Food innovation must be financed

Franklin Templeton finds in equities alone food makes up 4% of global market capitalisation

As the face of agriculture changes to adapt to and tackle threats such as climate change, investors should position themselves for emerging opportunities from the innovation to come, according to Franklin Templeton.

In a paper from the Franklin Templeton Institute, titled, Food innovation: Investing to feed our future, the firm said developments in food and agricultural technology will be necessary to boost agricultural productivity and the nutritional value of food, while also reducing the negative impacts of agriculture on the planet.

“Over the coming decades, investors, asset managers and researchers will be increasingly focused on the challenge of feeding a growing global population in the midst of climate change, geopolitical shocks and uncertainty,” said Anne Simpson, global head of sustainability at Franklin Templeton.

In turn, the future of food, including the innovation and technology that will be needed to safely produce and distribute the food we need, will impact global investors across asset classes.

Positive impact for all

The opportunity across asset classes will come from the fact that the necessary innovations in the food industry must be financed.

“Whether it be funding for improving traditional farmers’ production, the move to high-efficiency indoor agriculture, start-ups developing alternative proteins, or helping companies build supply-chain resilience, all will require large capital inputs from equity, fixed income and private markets,” explained Stephen H Dover, chief market strategist and head of the Franklin Templeton Institute.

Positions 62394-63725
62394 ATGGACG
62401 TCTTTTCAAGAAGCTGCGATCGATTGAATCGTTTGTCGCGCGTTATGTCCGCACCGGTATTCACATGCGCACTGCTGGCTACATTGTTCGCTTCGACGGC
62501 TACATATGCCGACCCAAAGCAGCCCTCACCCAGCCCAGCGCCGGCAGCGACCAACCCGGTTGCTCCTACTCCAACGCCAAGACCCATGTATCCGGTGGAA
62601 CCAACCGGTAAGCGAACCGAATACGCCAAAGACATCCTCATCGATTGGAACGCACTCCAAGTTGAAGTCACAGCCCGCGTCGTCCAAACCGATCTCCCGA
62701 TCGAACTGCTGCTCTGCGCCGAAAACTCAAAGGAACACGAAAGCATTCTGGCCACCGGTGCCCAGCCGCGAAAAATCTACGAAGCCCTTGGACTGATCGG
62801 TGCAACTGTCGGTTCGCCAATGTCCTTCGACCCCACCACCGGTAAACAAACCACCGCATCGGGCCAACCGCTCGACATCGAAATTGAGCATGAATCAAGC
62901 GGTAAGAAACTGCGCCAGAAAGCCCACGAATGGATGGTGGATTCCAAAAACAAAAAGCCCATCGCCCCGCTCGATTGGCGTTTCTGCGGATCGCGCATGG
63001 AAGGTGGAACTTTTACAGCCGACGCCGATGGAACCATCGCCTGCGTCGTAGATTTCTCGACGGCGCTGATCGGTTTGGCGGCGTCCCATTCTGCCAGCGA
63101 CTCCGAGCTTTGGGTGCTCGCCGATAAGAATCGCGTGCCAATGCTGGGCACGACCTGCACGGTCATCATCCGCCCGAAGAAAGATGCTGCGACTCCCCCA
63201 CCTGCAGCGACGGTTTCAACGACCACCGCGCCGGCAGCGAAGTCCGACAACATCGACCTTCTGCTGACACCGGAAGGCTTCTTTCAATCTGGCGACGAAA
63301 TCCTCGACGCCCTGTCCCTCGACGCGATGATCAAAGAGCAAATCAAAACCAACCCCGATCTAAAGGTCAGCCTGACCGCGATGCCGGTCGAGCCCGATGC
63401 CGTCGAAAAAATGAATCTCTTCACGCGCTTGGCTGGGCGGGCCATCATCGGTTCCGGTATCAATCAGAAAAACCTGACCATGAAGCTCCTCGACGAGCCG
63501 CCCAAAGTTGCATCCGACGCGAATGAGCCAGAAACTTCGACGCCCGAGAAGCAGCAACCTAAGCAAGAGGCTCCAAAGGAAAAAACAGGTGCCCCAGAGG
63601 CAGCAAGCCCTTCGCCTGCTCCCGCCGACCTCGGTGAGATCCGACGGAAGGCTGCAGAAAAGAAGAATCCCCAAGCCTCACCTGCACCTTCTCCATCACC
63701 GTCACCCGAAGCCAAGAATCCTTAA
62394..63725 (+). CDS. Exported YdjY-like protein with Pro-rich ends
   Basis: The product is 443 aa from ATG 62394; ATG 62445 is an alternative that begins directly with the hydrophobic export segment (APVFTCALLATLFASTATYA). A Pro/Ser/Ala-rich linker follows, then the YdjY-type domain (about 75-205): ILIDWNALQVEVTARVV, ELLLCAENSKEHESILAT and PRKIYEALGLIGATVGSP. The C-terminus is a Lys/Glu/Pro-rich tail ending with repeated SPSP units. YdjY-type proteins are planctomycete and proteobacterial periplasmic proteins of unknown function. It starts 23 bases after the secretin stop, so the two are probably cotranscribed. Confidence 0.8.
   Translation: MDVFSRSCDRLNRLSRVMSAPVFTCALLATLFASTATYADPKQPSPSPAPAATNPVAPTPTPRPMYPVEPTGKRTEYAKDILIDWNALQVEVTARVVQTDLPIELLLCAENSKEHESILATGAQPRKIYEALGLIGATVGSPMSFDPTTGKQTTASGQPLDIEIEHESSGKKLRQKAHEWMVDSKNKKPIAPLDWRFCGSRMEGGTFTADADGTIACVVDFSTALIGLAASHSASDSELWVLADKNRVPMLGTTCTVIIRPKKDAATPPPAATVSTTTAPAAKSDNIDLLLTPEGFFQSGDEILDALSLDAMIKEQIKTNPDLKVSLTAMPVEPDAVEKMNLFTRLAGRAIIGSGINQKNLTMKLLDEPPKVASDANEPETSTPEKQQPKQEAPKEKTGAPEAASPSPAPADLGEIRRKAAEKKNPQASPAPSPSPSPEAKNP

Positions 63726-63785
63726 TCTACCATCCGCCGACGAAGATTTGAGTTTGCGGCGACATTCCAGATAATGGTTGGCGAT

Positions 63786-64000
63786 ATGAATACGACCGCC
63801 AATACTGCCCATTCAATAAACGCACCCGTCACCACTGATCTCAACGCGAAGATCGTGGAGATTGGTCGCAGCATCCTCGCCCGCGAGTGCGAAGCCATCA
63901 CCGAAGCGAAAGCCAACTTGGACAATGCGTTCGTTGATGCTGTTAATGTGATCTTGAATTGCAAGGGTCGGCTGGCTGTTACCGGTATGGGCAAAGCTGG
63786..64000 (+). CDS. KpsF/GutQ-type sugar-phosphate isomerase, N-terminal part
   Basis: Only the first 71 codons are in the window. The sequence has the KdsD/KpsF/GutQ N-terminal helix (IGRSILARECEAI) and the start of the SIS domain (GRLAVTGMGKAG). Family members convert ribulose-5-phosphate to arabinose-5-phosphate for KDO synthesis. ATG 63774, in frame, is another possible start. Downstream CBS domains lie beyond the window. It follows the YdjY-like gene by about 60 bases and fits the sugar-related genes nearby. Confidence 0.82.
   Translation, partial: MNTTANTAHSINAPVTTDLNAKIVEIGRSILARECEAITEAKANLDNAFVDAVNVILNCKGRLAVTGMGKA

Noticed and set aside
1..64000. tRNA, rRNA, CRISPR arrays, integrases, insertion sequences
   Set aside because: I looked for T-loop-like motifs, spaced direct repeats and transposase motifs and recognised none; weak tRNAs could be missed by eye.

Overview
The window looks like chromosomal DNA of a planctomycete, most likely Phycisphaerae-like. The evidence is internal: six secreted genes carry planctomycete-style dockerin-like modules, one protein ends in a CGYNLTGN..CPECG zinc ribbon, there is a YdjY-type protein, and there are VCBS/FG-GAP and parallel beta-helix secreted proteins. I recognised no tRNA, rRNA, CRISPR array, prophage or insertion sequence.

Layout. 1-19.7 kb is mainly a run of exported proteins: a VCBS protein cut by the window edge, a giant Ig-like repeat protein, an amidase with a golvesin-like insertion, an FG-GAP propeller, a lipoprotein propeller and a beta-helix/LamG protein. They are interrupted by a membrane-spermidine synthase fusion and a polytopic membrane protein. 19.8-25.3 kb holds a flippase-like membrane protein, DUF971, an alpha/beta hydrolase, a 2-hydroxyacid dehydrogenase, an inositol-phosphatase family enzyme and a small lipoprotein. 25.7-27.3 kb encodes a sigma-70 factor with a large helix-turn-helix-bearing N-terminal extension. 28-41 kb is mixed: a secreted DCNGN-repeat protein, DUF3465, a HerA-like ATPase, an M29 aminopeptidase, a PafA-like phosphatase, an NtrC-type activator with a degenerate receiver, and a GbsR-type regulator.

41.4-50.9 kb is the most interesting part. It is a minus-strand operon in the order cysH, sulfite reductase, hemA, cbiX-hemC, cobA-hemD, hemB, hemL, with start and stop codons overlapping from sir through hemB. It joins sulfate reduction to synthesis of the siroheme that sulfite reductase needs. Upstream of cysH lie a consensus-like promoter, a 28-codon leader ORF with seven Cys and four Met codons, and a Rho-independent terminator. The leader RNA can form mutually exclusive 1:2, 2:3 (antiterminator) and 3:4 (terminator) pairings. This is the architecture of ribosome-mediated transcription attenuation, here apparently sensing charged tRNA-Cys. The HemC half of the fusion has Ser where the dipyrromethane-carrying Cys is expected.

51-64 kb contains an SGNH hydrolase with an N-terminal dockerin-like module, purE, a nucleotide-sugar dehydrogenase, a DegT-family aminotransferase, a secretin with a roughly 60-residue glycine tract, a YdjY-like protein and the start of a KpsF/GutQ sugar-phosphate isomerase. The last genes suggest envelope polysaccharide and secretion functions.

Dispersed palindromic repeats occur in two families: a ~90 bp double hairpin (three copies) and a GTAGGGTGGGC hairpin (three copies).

In equities alone, food makes up $4.9trn, or around 4%, of global market capitalisation. Further, it is critical that carbon trading and carbon markets also developed as soon as possible.

As part of this, investing in innovation to help reduce negative externalities will make it necessary for investors to more effectively measure and price environmental impact, believes Dover.

“The economic value of natural systems and the risks to these systems’ further degradation must be accounted for in asset pricing.”

He added half of global GDP has significant risk exposure to changes in nature. “It is estimated that this transition will generate $10trn in additional business revenue and cost savings and over 395 million jobs by 2030, of which $3.6trn and 191 million jobs are directly related to changing the food system.”

Allocating to natural capital

These trends also create the potential for natural capital to play a key role in sustainable food systems.

In particular, finance – and especially the banking sector – has a key role to play in managing and mitigating the impact of the food supply chain on biodiversity and climate change.

“Banks that are leading this process will both seize the potential opportunity as well as effectively manage the potential risks associated with the sector,” explained David Sheasby, head of stewardship and ESG at Martin Currie.

He points to frameworks such as Task Force on Climate-Related Financial Disclosure, which is focused on climate, and the emerging Task Force on Nature-related Financial Disclosure, focused on natural capital. They will collectively increase transparency in practices and impact, and consequently increase investor scrutiny on the sector.

The Principles of Responsible Banking guidance on biodiversity target-setting also provides a strong starting point for how banks can approach this.

“Banks can further incentivise change by setting eligibility criteria that preclude the conversion of forest or ecosystems,” added Sheasby.

“These conditions can be applied retrospectively, by looking at what producers have done and removing eligibility as appropriately, or prospectively, by applying a penalty interest rate once the loan has been received.”

A version of this article first appeared in ESG Clarity sister title Fund Selector Asia.